On a recent four-day trip to a small regional airport in New England, I had two choices for my car rental: Avis and Hertz. But knowing my options didn’t help me find a good price — at least not right away. One major booking site quoted me $75 and $55 per day respectively, while a name-your-price site couldn’t get me under $35 a day.
My situation isn’t an unusual one; car rental deals can be notoriously hard to find, especially if you’re only searching in a few places. However, doing some more intensive comparison shopping can offer some of the greatest and most sensible savings available to the average traveler. Because brand and name recognition don’t matter too much when you’re renting a car — a Hyundai two-door is a Hyundai two-door, whether you rent it from Avis, Orbitz or Enterprise — it’s easy to keep your options open and increase your chances of getting a good deal.
If you’re willing to put in the time and research, it turns out that there are more hidden deals on rental cars than any other part of the travel experience. Take my New England rental: After my first unsuccessful searches, I kept at it, using some of the tactics below — and the effort paid off when I booked a reservation for $54 total. That’s about $13 a day, and cheaper for the whole trip than it looked like I might pay for the first day!
Clearly, there are some great deals out there. But how can you find them?
Major Booking Sites
While many of the options I will outline below have the potential to trump the big sites, the major booking sites — Expedia, Travelocity, Orbitz — are still a good place to start your search. When appropriate, searching on “Flight and Car” together, or better yet “Flight and Hotel and Car,” will help you tap into the universe of vacation package and bundled discounts. These can be both compelling and competitively priced, especially with the added attraction of one-stop, time-efficient shopping.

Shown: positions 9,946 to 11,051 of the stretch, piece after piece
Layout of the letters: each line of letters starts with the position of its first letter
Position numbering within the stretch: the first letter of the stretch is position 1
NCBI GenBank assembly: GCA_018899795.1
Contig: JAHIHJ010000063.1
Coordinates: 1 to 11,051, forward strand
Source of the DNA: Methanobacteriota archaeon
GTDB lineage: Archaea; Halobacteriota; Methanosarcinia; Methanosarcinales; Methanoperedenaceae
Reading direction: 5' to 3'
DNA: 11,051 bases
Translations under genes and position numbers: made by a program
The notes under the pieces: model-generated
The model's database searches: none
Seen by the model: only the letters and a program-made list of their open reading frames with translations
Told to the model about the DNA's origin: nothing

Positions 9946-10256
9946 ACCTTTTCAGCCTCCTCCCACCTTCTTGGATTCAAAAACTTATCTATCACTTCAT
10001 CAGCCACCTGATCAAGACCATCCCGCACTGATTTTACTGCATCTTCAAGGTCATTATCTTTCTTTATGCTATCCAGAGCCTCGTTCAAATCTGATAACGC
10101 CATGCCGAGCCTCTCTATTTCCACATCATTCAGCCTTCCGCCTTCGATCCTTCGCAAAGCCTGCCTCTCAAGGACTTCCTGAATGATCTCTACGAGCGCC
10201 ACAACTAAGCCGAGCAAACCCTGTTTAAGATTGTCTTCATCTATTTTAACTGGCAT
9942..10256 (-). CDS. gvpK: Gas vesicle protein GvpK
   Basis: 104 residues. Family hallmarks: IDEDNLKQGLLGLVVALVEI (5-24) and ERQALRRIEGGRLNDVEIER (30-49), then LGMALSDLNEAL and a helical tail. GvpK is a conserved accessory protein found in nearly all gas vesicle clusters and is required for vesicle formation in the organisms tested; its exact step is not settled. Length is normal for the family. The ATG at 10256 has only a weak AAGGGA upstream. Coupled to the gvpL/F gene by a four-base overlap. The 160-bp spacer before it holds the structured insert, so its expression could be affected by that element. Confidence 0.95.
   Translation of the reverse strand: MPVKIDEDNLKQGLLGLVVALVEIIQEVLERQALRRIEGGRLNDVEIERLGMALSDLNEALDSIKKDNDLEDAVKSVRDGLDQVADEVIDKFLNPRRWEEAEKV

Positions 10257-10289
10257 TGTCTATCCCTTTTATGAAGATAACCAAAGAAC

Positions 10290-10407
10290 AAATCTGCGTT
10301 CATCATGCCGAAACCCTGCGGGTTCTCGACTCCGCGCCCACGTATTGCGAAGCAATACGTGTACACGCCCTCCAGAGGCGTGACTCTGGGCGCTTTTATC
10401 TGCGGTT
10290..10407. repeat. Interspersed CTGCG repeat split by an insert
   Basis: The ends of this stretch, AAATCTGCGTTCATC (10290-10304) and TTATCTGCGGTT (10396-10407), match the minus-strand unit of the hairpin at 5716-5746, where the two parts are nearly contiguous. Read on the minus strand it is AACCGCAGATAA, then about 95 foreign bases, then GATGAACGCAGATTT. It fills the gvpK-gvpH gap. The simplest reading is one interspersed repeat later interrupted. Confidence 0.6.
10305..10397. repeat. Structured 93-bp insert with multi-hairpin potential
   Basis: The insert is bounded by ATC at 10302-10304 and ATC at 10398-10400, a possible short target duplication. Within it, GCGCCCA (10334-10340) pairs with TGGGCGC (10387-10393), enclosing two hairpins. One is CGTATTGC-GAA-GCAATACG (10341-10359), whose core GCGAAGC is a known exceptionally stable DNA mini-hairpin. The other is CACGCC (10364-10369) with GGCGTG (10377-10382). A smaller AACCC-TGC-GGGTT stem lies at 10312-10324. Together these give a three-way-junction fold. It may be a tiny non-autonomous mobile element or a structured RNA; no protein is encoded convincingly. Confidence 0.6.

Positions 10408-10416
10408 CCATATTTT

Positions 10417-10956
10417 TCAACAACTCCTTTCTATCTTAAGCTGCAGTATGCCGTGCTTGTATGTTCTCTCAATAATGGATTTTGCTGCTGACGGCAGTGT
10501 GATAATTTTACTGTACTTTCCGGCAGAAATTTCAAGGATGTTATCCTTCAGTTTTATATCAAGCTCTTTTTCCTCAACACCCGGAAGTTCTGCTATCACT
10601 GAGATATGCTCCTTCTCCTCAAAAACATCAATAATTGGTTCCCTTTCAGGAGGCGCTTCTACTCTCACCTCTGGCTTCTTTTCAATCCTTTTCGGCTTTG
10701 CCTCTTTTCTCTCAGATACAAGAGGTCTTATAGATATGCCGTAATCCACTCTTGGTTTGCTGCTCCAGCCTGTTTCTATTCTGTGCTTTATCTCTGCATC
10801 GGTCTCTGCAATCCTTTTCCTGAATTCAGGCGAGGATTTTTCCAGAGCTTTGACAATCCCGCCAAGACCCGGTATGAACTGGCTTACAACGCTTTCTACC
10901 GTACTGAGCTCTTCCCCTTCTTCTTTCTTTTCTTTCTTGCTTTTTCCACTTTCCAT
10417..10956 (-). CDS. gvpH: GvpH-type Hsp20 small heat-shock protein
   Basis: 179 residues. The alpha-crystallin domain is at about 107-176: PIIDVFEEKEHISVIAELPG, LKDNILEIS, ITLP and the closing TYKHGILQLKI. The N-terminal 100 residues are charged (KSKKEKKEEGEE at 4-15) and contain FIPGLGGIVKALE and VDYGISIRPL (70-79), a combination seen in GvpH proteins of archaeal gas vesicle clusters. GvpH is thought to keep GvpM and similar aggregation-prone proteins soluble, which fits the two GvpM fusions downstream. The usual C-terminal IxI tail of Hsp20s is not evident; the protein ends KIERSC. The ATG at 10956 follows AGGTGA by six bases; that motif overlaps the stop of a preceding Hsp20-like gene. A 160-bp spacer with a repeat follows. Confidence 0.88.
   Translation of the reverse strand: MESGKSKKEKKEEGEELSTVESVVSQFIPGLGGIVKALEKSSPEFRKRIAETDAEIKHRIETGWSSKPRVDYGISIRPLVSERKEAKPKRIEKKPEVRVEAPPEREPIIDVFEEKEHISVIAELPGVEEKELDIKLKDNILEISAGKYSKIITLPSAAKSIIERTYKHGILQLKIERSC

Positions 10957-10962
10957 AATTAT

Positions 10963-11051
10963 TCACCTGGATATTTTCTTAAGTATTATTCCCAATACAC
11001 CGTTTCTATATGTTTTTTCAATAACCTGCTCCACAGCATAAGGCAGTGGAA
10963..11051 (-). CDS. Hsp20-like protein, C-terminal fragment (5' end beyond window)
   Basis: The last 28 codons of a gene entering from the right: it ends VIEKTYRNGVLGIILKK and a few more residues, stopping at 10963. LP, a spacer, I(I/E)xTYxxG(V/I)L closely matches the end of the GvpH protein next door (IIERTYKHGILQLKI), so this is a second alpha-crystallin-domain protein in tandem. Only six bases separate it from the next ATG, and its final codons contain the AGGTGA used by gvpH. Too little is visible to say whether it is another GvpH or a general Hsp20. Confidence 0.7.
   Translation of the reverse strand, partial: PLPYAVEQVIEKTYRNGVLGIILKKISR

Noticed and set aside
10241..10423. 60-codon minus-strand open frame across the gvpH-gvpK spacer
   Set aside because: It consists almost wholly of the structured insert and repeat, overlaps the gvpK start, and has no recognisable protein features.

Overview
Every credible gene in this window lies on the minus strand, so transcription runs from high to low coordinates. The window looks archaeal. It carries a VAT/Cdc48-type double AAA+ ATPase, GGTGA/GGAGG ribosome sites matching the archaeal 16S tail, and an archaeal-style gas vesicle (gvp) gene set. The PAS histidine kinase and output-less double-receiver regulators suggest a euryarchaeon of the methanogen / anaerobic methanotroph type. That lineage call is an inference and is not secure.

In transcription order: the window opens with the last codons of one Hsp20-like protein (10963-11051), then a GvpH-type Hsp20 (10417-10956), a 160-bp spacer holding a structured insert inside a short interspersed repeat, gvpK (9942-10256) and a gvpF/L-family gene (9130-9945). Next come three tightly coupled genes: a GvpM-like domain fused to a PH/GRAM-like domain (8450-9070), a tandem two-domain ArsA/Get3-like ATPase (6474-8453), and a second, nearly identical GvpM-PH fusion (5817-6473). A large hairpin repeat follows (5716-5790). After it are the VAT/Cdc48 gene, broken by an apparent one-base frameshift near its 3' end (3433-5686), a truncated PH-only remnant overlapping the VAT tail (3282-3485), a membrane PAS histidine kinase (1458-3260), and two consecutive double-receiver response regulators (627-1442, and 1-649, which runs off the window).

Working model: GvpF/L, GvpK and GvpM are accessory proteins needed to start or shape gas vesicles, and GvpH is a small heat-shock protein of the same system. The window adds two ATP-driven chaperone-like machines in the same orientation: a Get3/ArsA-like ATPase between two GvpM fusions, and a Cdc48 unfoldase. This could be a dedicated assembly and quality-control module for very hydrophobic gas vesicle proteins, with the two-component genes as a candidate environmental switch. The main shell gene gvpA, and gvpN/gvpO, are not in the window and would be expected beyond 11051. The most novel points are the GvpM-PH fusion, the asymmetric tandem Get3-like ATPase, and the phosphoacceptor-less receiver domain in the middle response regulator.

Read on, however, and you’ll see that the big booking sites are probably best used to get a sense of the lay of the land. In my research for this article, I would estimate that nine times out of 10 I could find a slightly better deal on a rental car elsewhere. In some cases the savings were along the lines of about five bucks a day, which is not necessarily a deal breaker for the convenience of booking a car and being done with it — but if you’re seeing very high daily rates, as I did in several searches, it’s time to look elsewhere.
In past years, aggregator sites such as were mostly good for airline flights, and few travelers used them for much more than that. Times are changing. Aggregators like Kayak and CarRentals.com are probably the best place to figure out the range and location of the best car rental deals; the snapshot you can get of car rental rates is quite impressive.
A search on Kayak displays prices not only by rental company and airport, but by car class as well. And where you can toggle airlines and nearby airports and on and off when doing flight searches, you can do the same for car classes and rental companies for car rental searches. Kayak also lets you filter results by price range and options like automatic transmission and unlimited miles, and permits you to open up your search to include off-airport rental companies, where savings can be significant.
Discount Codes and Coupons
You may have noticed that most rental car reservation sites ask if you have a special discount code, but how many times have you used one? Where does one get these codes anyway? Web sites with “secret discount codes” and online coupons have cropped up all over the place. Here are a few:
A simple Google search for “Avis promo code” or “Hertz discount code” can also yield productive results.
In my experience, ultimately you will most often get the best rate when booking directly from the car rental company Web site. Armed with price ranges and discount codes after checking the aggregators and coupon sites, a visit to the car rental’s own reservations Web site is well worth your time, as very few of your alternatives will consistently produce a lower price.
And when you do receive a rate quote, make sure you are not missing some of the hidden costs of car rentals, such as airport concession fees, sales tax, automatically applied insurance, and more; a recent study by Travelocity found that major U.S. airports tacked on an average of 25.8 percent of your total bill in local and state taxes. For more information, see our report on Car Rental Hidden Costs.
So while a Hyundai may always be a Hyundai, no matter where you rent it, there is money to be saved by expanding your horizons when making car rental reservations — if you know where to look.
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